Interdisciplinary and interfaith discourse: The approach merits particular consideration with respect to current discourse within interdisciplinary committees and "councils of the wise", where those gathered necessarily have contrasting orientations and preoccupations. The issue is evident in the quality of discourse in an academic common room -- explored as a modern echo of Platonic dialogue by Owen Barfield (Worlds Apart: A Dialogue of the 1960s, 1963). The dynamics have been otherwise explored by Arthur Koestler in the light of his organization of symposia in Alpbach (The Call Girls, 1972). Those dynamics might be expected to characterize interfaith gatherings of spiritual leaders -- or gatherings of enlightened gurus of different persuasions (cf. Evaluating Synthesis Initiatives and their Sustaining Dialogues, 2000).
Religion, like science, whilst variously proclaiming unique insight into both "everything" mundane and "nothing" in its subtler implications, would seem to be totally inadequate in engaging fruitfully with any other worldview.
These contexts help to highlight the potentially problematic nature of such discourse in that the necessary contrast between the participants suggests the extent to which they are readily "bored" or alienated by each other (cf. Epistemological Challenge of Cognitive Body Odour: exploring the underside of dialogue, 2006). Effectively speaking different "languages", through their contrasting preoccupations, the question is how they ensure a dynamic which transcends the level of discourse which each would find "uninteresting", "irrelevant" or "boring". This helps to make the point that each of the mindsets identified above is potentially boring with respect to the others. How then do they "work" together -- to sustain the "economy" for which they share responsibility? (cf. 12 Complementary Languages for Sustainable Governance, 2003).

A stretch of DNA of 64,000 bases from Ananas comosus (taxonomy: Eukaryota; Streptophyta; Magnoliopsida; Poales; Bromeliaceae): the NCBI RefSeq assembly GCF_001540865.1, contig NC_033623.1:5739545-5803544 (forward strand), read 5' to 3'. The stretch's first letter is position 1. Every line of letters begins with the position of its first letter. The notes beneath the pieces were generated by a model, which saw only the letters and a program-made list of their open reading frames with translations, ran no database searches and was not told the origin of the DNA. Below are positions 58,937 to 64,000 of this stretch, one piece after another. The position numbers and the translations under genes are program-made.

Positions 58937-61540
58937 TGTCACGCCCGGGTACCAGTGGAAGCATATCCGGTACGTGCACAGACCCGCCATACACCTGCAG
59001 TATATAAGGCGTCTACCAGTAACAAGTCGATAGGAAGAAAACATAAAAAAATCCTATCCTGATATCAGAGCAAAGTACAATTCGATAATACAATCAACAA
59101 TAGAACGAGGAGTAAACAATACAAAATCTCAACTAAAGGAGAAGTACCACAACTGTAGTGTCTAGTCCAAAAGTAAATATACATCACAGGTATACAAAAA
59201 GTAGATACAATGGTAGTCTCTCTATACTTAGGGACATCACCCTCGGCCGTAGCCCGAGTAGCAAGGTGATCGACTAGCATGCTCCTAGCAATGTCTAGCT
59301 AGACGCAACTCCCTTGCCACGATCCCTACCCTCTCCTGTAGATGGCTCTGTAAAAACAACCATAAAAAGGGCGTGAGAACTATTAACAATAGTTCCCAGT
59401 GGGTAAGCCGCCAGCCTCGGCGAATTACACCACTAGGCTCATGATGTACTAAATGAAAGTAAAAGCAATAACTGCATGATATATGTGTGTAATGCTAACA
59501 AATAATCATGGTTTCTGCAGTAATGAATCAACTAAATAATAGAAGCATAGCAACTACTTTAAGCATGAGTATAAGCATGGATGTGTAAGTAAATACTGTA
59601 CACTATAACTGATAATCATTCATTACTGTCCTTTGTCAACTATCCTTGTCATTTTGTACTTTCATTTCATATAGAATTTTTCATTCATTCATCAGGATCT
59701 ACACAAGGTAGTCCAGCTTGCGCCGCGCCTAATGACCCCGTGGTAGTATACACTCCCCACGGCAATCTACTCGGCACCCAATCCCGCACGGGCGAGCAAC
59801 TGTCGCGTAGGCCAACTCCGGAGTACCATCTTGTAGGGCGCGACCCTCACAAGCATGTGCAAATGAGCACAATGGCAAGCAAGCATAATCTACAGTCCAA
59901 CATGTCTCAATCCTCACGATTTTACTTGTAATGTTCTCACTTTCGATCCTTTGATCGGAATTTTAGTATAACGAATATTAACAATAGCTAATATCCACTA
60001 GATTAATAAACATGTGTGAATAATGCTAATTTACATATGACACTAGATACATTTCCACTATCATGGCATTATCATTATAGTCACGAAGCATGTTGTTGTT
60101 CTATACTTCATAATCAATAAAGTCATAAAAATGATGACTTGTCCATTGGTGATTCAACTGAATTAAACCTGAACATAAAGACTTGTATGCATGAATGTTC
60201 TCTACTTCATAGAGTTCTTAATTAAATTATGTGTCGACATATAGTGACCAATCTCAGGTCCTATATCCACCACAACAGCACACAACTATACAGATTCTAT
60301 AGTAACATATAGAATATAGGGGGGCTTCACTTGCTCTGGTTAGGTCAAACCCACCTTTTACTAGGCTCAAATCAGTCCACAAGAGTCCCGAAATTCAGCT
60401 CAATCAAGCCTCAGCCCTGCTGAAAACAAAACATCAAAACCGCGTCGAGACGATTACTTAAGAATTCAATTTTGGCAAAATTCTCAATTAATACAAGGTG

Styles of interaction and play: One approach is to recognize that any "pantheon" of mindsets is necessarily the reflection of contrasts and styles identified by personality typing schemes (Clues to patterns of dialogue from competing personality typing schemes, 2011). Employment and unemployment might well be understood very differently between types (cf. Engagement: 14 Contrasting Concepts of Meaningful Employment, 1996). The value of this recognition is however limited because little attention is paid to how a gathering of people of strongly contrasting types would interact -- the focus being typically on their one-on-one sympathies or antipathies, as with the work on interaction styles by Linda V. Berens (Understanding Yourself and Others, 2008)
Another approach is to recognize the archetypes as engaged in eternal game-playing, variously trying to out-maneuver one another -- as discussed with respect to the the dynamics of thinking associated with the Knight's move in chess, or its equivalent in go (Knight's move thinking: appreciated or deprecated, 2012). This is consistent with the Hindu tradition of Lila -- the playfullness of the gods in the cosmos (cf. William S. Sax, The Gods at Play: Lila in South Asia, 1995). Lila is comparable to the Western theological understanding of pandeism, which describes the universe as God taking form in order to experience the interplay between its elements.